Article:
Published on the Packaging World Web site
| April 30, 1998
Amway presses narrow-web flexo for cosmetics quality
UV flexo press produces high-quality folding cartons for Amway cosmetics. The new 10-station narrow-web press eliminates outside printing costs and slashes lead time from 12 weeks to two.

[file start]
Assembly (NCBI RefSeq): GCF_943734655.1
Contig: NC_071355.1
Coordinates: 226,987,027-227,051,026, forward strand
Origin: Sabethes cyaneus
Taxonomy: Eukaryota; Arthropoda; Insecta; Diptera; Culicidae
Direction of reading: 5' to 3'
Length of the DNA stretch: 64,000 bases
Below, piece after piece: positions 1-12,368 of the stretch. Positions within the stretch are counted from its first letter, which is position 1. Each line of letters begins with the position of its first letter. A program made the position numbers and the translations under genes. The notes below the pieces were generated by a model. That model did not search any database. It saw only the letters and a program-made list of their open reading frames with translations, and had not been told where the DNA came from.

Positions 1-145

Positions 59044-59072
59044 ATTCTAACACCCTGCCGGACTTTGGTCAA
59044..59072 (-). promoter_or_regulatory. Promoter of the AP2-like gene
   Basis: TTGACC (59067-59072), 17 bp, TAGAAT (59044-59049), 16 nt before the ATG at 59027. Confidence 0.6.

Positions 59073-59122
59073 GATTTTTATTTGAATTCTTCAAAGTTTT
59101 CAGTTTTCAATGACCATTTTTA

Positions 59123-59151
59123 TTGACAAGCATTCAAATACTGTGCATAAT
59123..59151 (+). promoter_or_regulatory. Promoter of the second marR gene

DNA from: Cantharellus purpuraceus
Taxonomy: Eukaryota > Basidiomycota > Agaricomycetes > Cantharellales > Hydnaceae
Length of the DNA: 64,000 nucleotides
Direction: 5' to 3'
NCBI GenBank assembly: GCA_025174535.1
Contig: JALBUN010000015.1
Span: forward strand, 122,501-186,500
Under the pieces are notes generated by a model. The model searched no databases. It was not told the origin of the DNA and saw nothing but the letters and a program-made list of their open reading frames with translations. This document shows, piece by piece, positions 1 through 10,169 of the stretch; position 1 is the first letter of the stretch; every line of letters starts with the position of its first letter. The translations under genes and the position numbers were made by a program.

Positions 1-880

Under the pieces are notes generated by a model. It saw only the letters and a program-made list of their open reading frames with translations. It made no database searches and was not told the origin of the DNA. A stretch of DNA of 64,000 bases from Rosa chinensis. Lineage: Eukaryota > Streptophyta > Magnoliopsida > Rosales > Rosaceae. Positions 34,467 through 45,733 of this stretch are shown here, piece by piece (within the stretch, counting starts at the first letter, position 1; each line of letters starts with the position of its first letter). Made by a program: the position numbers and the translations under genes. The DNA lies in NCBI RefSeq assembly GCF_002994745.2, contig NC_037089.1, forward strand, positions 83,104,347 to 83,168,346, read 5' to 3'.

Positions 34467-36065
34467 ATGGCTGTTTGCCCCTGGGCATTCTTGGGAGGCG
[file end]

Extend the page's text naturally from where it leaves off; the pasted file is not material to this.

Narrow-web flexographic printing for cosmetics folding cartons? Even just a few years ago it would have been unthinkable to most cosmetics companies. However Amway Corp. Ada MI believed that state-of-the-art flexo printing and UV curing had come very close to the quality of offset printing. So Amway bought a narrow-web flexo press from Arpeco Eng. Ltd. (Mississauga Ontario Canada) to print cosmetics folding cartons in-house rather than continuing to rely on outside vendors. The press was part of a $17 million expansion of Amway's captive printing operation. The 10-station narrow-web press running since mid-1996 has slashed carton ordering times from 12 to just two weeks. And though Amway wouldn't disclose annual cost savings figures gained by decorating in-house return on investment for the press was said to be just 12 months. The cartons printed on the press hold containers of premium-quality skin cremes makeups and perfumes that sell for anywhere from $4 to $48. The products do not appear in retail stores; rather they're sold worldwide through a network of beauty consultants. The reduced lead time permits Amway's cosmetics division to order folding cartons every four weeks versus every 20 weeks as was previously required with outside vendors. That reduces excess carton inventory and eliminates the potential of waste due to inaccurate forecasting of product demand. "Rather than the cosmetics group having to forecast several months ahead our shop can turn on a dime" says narrow web team member Tom Plett. "In six hours we can produce cartons for them if necessary." All processes in-line Of course the argument for flexo is the efficiency of the process. While offset printing used previously permitted higher speeds carton stock had to travel through no less than five operations requiring seven people at Amway's vendor. Today all five steps are done in-line on the Arpeco press with three people. Amway runs the press at about 180'/min though it has run it as fast as 220'/min. A final benefit of the press is that it permits Amway to conduct R&D work right on the press. "For example" says Plett "we've worked with the artists and marketers in developing some new cartons with new technologies including raised-surface varnishes special embossing techniques and metallic inks." The press starts out with a 60" OD roll of 12"- to 16"-W cosmetic carton board from the Finnish paper company Metso/oo-Serla Corp. sourced through Schwartz Paper Co. (Morton Grove IL). Amway uses thicknesses from 12 to 22 pts. Designed expressly for high-end applications the board has a very smooth bright white finish. During Packaging World's visit the Arpeco press was printing one of Amway's Artistry cartons for an overseas market. After unwinding the board passes through a series of idler rollers followed by a web guide and web cleaner. Then it enters the first print station which prints a repeating design on what will become the interior surface of the carton followed by UV curing. The web then passes through the next station a flood-coating tower that applies a clear coating over the interior printing. This coating is designed primarily to prevent scuffing of the primary package or the label on the bottle inside the folding carton. At each print station UV lights immediately "cure" or dry the inks before the material reaches the next station. Next the web is flipped over on a turn bar and the front side passes through eight more stations where it is printed and gloss-coated. Some cartons receive a clear coating that gives the surface a raised textured feel. Embossing in-line The web then passes through the rotary embossing station which produces the fine embossed detail found on cartons for Amway's Artistry line of cosmetics. At the embossing station the web passes between two cylinders one of which is engraved with the desired pattern. According to Plett it was difficult to find a flexo press that could emboss in-line. Simpler spot embossing like that used on the black Crossroads carton is actually done in the next station the die-cutter. The die-cutter is a flat-bed-style unit not rotary that separates the individual carton blanks from the web. At the moment the web is cut it's halted while a rocker arm takes up the slack. Finished die-cut carton blanks emerge from the press in a continuous shingle feed. An operator stacks the blanks which are then taken to a folder/gluer. Changeover is fast according to Plett. Size and plate changeover-where everything is changed but the inks-takes about an hour. Print runs last anywhere from 15 min to 6 hr. A final benefit of the press is its ability to automatically adjust on the fly to stay in register tracking a registration line that's printed in the margin of the web. That the flexo press is being used for a high-end cosmetics carton application is a strong Amway vote of confidence in the quality of flexo. "We got the press [solely] to do our fine cosmetics cartons" says Plett. But how does Amway view the print quality in a head-to-head comparison with offset? "Dot for dot offset [would be preferred]" admits Plett "but with this press flexography is gaining by leaps and bounds. I'd say it's neck-and-neck right now with offset or at least very close."
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